11 releases (breaking)
Uses new Rust 2021
|0.29.0||Jan 13, 2022|
|0.28.0||May 15, 2021|
|0.27.2||Nov 27, 2020|
|0.26.0||May 1, 2020|
|0.20.0||Oct 30, 2017|
#153 in Network programming
44,231 downloads per month
Used in 104 crates (6 directly)
Discussion and support:
libpnet provides a cross-platform API for low level networking using Rust.
There are four key components:
packetmodule, allowing safe construction and manipulation of packets;
pnet_macroscrate, providing infrastructure for the packet module;
transportmodule, which allows implementation of transport protocols;
datalinkmodule, which allows sending and receiving data link packets directly.
There are lots of reasons to use low level networking, and many more to do it using Rust. A few are outlined here:
There are usually two ways to go about developing a new transport layer protocol:
- Write it in a scripting language such as Python;
- Write it using C.
The former is great for trying out new ideas and rapid prototyping, however not so great as a real-world implementation. While you can usually get reasonable performance out of these implementations, they're generally significantly slower than an implementation in C, and not suitable for any "heavy lifting".
The next option is to write it in C - this will give you great performance, but comes with a number of other issues:
- Lack of memory safety - this is a huge source of security vulnerabilities and other bugs in C-based network stacks. It is far too easy to forget a bounds check or use a pointer after it is freed.
- Lack of thread safety - you have to be very careful to make sure the correct locks are used, and used correctly.
- Lack of high level abstractions - part of the appeal of scripting languages such as Python is the higher level of abstraction which enables simpler APIs and ease of programming.
libpnet and Rust, you get the best of both worlds. The higher level abstractions, memory
and thread safety, alongside the performance of C.
Many networking utilities such as ping and traceroute rely on being able to manipulate network and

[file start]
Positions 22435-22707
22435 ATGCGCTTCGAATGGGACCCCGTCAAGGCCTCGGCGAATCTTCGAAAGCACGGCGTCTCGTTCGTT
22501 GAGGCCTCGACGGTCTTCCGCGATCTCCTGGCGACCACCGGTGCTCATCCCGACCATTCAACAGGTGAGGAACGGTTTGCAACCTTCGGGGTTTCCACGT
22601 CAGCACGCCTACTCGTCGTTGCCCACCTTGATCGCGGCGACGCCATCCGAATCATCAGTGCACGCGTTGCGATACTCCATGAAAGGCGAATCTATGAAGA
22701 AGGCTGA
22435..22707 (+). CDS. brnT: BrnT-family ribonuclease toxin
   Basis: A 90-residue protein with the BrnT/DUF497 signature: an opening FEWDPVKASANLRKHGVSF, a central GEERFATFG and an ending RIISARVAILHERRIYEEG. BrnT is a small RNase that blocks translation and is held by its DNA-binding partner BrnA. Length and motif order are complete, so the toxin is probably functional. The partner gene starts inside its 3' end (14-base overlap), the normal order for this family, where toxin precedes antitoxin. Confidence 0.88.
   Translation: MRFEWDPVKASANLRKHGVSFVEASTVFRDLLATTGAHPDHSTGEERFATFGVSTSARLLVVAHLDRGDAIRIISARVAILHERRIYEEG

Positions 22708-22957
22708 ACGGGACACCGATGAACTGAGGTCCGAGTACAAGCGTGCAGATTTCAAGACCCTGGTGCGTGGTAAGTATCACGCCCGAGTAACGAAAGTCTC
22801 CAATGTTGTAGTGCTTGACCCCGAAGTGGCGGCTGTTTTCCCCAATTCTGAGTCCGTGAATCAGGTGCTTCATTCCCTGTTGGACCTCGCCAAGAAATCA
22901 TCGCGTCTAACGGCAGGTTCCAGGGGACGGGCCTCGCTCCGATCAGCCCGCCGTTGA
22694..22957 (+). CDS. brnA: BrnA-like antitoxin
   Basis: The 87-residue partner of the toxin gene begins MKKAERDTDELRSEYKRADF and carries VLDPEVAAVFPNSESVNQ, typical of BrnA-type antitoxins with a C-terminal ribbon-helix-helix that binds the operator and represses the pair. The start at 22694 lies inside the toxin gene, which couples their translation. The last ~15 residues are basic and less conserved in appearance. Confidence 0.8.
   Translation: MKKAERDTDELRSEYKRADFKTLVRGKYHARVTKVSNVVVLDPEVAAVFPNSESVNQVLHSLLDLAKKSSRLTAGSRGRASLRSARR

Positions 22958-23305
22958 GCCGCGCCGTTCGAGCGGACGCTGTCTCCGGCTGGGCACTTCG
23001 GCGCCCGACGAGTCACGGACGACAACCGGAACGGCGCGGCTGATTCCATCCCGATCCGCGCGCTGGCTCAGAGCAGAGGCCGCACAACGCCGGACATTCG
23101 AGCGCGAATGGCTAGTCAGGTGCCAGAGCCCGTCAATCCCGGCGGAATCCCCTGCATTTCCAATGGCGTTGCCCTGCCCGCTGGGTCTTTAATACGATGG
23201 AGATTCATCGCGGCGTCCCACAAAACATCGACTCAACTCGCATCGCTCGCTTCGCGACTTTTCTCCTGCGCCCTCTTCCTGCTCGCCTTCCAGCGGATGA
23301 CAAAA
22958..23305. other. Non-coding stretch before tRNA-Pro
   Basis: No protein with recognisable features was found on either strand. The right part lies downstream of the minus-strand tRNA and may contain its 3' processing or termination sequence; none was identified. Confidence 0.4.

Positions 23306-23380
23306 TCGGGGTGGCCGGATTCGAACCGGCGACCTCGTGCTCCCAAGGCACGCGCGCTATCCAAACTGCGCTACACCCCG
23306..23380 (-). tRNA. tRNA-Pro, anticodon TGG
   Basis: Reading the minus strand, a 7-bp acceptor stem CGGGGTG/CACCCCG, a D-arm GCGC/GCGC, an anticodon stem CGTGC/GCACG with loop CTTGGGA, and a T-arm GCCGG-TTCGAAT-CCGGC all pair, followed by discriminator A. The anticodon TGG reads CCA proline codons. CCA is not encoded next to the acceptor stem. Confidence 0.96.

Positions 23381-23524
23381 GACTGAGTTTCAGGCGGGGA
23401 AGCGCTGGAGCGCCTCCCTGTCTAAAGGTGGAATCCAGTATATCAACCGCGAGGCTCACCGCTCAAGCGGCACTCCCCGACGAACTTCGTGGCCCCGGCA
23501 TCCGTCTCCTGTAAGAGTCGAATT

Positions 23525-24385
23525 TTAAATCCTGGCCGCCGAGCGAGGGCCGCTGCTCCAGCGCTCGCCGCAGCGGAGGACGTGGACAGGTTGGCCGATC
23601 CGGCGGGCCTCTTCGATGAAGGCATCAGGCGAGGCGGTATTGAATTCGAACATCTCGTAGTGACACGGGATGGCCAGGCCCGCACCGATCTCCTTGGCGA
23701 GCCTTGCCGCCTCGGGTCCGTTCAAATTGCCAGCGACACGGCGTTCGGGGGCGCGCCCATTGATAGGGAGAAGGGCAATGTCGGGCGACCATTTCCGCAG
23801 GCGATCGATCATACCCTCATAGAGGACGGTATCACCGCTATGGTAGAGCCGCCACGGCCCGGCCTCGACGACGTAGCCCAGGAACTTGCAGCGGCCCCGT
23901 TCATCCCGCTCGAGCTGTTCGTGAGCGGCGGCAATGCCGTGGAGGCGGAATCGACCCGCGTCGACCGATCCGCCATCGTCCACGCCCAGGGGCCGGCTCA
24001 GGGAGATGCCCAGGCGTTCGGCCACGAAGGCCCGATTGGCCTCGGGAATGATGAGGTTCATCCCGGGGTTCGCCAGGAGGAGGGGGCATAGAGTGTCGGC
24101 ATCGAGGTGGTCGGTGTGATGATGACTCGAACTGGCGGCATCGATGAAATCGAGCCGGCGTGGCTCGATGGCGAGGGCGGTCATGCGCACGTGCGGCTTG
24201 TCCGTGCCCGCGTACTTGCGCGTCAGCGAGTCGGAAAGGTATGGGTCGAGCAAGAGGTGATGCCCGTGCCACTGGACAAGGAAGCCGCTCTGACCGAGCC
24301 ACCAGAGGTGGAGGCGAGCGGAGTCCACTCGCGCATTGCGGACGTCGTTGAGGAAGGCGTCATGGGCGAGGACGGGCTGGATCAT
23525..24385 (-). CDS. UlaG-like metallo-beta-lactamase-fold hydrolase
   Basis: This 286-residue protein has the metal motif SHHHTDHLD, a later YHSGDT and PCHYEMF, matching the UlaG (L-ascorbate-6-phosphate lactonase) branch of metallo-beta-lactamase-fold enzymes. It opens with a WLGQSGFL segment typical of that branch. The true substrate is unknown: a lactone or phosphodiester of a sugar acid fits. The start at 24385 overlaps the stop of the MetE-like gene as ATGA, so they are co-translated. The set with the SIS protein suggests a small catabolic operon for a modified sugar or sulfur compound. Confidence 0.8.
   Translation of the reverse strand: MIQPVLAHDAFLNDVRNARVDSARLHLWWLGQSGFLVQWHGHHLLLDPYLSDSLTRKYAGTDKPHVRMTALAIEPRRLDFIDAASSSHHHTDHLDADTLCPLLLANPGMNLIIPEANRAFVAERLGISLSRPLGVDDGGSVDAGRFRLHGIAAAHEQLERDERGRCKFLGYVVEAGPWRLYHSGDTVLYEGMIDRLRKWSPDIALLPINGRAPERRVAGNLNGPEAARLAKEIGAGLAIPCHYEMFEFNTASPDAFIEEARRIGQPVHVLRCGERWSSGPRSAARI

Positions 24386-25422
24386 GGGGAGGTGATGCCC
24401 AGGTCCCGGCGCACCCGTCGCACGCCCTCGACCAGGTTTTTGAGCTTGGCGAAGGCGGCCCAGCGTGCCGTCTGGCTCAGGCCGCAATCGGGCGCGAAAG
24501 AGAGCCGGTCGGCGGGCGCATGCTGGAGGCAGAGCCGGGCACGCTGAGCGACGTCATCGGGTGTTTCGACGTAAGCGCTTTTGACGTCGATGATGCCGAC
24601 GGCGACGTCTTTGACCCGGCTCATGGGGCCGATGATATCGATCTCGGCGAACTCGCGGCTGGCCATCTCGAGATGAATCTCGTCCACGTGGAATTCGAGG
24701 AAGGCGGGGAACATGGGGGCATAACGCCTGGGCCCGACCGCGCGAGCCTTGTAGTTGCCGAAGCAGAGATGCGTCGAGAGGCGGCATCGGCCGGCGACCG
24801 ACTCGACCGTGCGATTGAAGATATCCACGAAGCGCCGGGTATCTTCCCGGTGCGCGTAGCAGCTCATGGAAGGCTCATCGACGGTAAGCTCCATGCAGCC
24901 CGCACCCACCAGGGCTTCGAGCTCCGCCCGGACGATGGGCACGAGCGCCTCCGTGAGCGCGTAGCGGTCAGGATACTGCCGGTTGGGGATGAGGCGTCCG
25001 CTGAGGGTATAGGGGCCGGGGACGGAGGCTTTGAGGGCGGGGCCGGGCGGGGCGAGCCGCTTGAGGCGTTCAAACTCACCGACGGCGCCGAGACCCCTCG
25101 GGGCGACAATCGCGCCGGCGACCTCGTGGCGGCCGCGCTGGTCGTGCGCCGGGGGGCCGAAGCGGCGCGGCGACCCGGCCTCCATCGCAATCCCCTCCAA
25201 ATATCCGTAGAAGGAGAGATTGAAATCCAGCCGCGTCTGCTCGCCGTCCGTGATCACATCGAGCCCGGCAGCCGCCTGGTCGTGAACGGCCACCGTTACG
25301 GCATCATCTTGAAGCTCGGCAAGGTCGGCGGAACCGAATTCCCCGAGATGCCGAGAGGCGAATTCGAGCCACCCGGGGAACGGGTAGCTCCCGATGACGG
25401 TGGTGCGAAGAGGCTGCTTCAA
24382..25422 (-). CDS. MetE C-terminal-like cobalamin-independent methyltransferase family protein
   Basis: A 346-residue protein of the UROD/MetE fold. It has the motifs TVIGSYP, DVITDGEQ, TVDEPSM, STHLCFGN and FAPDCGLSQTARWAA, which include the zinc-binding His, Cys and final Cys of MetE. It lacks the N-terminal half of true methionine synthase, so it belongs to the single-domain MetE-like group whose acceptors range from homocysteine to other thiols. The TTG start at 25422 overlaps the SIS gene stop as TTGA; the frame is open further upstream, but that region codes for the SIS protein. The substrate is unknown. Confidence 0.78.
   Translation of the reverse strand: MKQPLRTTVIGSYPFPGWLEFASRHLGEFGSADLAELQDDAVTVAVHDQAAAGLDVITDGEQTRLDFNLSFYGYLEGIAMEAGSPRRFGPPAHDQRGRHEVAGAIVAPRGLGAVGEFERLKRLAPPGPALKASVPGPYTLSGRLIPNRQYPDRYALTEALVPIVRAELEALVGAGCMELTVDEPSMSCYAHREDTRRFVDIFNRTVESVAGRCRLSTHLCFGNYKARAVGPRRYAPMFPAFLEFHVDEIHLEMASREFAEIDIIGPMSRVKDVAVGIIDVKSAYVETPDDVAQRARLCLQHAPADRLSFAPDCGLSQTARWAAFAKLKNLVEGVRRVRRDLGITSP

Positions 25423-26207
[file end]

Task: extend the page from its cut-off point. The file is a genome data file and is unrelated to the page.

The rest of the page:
transport headers, which isn't possible with standard networking stacks such as those provided by
It can be useful to work directly at the data link layer, to see packets as they are "on the wire". There are lots of uses for this, including network diagnostics, packet capture and traffic shaping.
API documentation for the latest build can be found here: https://docs.rs/pnet/
libpnet in your project, add the following to your Cargo.toml:
[dependencies.pnet] version = "0.29.0"
libpnet should work with the latest stable version of Rust.
When running the test suite, there are a number of networking tests which will
likely fail - the easiest way to workaround this is to run
cargo test as a
root or administrative user. This can often be avoided, however it is more
There are three requirements for building on Windows:
- You must use a version of Rust which uses the MSVC toolchain
- You must have WinPcap or npcap installed (tested with version WinPcap 4.1.3) (If using npcap, make sure to install with the "Install Npcap in WinPcap API-compatible Mode")
- You must place
Packet.libfrom the WinPcap Developers pack in a directory named
lib, in the root of this repository. Alternatively, you can use any of the locations listed in the
$Env:LIBenvironment variables. For the 64 bit toolchain it is in
WpdPack/Lib/x64/Packet.lib, for the 32 bit toolchain, it is in